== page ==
Each year, over a million burn injuries and 4,500 fatalities occur due to gasoline fires. A 26-year-old man recently died from burn injuries he received from a gasoline fire at a gas station in Frederick, Maryland. He was filling up his SUV when he and his vehicle burst into flames. He was not smoking while pumping gas. Investigators are still trying to determine the cause of the fire.
Earlier this year, another man caught fire at a gas station in Arizona. The man suffered burns one 10 percent of his body.
In March 2009, a woman in Colorado was killed after a gasoline pump caught fire and exploded. Another person was injured. The pump exploded after an SUV ran into it. The driver was charged with careless driving involving a death.
Most people don’t consciously consider safety when pumping gas, but these stories illustrate the importance of safety precautions at the gas tank. Even a slight spark can ignite gasoline fumes and cause a fire.
Follow these safety tips to prevent gasoline fire burn injures:
– Always turn off your vehicle before refueling.
– Never smoke, light a match, or play with a lighter while pumping gas.
– Never leave the gas pump unattended.
– Don’t try to top off your tank. This could cause a spill.
– Never try to engineer your own hold-open latch on a gas pump that’s missing one.
– Only use approved containers when dispensing and storing gasoline. Gasoline can leak through many types of unapproved containers. Always place the container on the ground when refueling, and keep the nozzle in contact with the container to avoid ignition of fumes through static electricity.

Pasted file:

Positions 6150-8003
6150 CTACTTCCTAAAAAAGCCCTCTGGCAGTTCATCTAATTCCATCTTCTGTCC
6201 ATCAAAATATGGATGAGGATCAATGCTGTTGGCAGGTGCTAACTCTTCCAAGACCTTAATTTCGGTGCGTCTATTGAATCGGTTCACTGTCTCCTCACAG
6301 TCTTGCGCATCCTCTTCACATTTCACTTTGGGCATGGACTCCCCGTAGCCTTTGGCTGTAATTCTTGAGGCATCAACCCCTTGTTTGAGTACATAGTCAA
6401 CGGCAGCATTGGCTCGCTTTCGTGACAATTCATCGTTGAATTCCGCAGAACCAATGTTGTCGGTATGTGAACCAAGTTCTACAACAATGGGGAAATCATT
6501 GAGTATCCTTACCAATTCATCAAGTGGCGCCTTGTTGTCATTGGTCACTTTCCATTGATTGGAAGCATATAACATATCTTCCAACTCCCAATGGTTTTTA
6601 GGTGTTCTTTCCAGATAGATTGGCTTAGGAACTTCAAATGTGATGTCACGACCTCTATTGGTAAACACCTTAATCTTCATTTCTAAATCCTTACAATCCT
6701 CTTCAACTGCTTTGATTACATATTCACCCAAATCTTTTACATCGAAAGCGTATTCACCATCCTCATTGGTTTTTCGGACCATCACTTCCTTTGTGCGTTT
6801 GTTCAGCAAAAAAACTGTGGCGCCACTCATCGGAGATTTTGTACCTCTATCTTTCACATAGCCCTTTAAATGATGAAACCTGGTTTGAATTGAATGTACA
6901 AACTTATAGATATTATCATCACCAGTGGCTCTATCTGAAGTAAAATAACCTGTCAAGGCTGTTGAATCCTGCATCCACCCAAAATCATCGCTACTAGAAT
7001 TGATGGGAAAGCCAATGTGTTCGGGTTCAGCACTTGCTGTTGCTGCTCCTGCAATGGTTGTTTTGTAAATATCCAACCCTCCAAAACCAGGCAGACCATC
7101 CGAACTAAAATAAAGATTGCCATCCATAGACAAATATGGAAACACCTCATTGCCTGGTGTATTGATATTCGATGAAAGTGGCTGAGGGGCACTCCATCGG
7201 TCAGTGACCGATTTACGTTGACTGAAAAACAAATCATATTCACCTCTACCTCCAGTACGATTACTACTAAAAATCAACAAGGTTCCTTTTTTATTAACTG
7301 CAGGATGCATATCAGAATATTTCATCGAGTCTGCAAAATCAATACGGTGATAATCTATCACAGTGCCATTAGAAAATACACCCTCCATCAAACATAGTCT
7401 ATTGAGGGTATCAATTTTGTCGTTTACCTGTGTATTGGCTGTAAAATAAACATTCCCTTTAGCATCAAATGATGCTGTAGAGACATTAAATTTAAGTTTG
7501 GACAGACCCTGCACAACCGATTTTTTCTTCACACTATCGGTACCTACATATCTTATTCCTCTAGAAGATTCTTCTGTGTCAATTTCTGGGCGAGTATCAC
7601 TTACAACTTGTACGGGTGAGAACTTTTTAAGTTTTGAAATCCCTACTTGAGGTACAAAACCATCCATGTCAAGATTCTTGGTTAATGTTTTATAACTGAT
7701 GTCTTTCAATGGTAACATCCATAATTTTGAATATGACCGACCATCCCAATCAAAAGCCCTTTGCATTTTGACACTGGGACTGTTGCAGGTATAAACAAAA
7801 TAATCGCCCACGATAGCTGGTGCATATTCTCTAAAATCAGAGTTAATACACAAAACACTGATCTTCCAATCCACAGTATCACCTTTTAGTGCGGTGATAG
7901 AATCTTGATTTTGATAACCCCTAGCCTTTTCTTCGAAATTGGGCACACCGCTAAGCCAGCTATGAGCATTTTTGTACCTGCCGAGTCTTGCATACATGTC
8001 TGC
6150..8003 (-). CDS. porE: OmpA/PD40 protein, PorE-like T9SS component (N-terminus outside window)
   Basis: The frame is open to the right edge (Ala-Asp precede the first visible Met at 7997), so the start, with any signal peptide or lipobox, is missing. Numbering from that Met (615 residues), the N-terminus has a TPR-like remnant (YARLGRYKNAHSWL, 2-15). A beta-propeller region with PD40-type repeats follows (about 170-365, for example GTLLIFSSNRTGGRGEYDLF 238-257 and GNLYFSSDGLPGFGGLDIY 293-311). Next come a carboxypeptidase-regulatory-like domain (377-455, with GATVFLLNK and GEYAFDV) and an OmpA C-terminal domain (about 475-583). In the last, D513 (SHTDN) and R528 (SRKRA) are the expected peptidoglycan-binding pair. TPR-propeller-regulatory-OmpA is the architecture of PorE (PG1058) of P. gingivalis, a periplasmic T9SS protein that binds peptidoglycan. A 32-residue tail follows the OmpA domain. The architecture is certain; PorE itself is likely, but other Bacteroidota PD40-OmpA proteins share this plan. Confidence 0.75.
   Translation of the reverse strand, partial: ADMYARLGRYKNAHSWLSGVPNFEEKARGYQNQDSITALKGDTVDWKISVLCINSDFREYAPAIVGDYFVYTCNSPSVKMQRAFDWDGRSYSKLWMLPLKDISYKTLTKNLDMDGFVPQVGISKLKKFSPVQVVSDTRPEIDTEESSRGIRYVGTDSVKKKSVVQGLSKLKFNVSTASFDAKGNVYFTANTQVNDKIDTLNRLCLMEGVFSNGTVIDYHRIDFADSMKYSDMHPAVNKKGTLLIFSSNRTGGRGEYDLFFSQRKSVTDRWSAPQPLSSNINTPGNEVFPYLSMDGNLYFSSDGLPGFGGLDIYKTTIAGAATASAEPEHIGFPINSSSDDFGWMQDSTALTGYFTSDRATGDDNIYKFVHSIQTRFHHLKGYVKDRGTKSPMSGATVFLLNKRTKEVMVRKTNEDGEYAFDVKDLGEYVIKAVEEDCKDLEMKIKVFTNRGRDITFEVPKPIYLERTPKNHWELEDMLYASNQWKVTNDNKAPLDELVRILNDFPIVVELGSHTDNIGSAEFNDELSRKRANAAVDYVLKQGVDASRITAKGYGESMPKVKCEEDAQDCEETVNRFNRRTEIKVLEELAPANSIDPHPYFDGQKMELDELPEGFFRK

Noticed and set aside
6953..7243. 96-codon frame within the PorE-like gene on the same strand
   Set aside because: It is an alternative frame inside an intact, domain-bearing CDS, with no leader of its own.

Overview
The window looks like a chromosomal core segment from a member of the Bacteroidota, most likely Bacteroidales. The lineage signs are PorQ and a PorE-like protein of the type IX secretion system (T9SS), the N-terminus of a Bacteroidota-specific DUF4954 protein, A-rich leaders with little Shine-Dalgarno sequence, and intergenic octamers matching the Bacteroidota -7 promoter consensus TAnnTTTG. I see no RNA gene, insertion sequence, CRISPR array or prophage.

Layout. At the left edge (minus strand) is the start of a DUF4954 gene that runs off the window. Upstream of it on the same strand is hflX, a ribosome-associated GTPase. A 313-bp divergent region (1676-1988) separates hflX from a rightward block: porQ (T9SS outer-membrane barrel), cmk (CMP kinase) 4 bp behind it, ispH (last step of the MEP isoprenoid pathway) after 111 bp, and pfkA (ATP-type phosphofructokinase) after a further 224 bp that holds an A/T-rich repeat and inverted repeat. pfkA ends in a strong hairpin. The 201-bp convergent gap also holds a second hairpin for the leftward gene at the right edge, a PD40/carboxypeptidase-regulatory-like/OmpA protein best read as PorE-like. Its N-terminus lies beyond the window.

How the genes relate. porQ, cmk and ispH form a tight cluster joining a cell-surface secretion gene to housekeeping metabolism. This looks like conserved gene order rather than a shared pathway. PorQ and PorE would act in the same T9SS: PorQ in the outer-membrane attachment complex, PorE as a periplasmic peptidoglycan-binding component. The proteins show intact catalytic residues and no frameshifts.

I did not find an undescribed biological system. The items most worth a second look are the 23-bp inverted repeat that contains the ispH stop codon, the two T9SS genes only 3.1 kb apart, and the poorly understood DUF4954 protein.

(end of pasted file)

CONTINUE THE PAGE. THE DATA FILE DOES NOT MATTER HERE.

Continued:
– Never attempt to siphon gasoline with your mouth.
– Don’t let children handle gasoline.
– If you store gasoline at home, only keep the minimum amount. There’s not need to have multiple containers of gasoline sitting around your home.
– Never try to use gasoline for cleaning.
– Don’t use gasoline to start a fire or a grill. Other fire-starter liquids are safer and more effective. Never pour gasoline on piles of raked leaves!
– Don’t handle gasoline near a flame or heat source.
Children between the ages of 10 and 14 are the most likely group to suffer gasoline injuries. Keep your eyes on your adolescents and talk to them about gasoline safety. Children under the age of 5 are also at high risk. According to the Consumer Product Safety Commission, each year approximately 1,300 children under the age of 5 receive gasoline fire burn injuries.
Some gasoline fires are caused by driver negligence. Others may be caused by negligence on the part of business owners or gasoline companies. If you have suffered burn injuries in a gasoline fire due to the negligence of another party, you may be entitled to recovery and monetary compensation. Contact a Georgia personal injury lawyer to learn about your legal rights. Call MLN Law at 404-531-9700 to schedule your free consultation.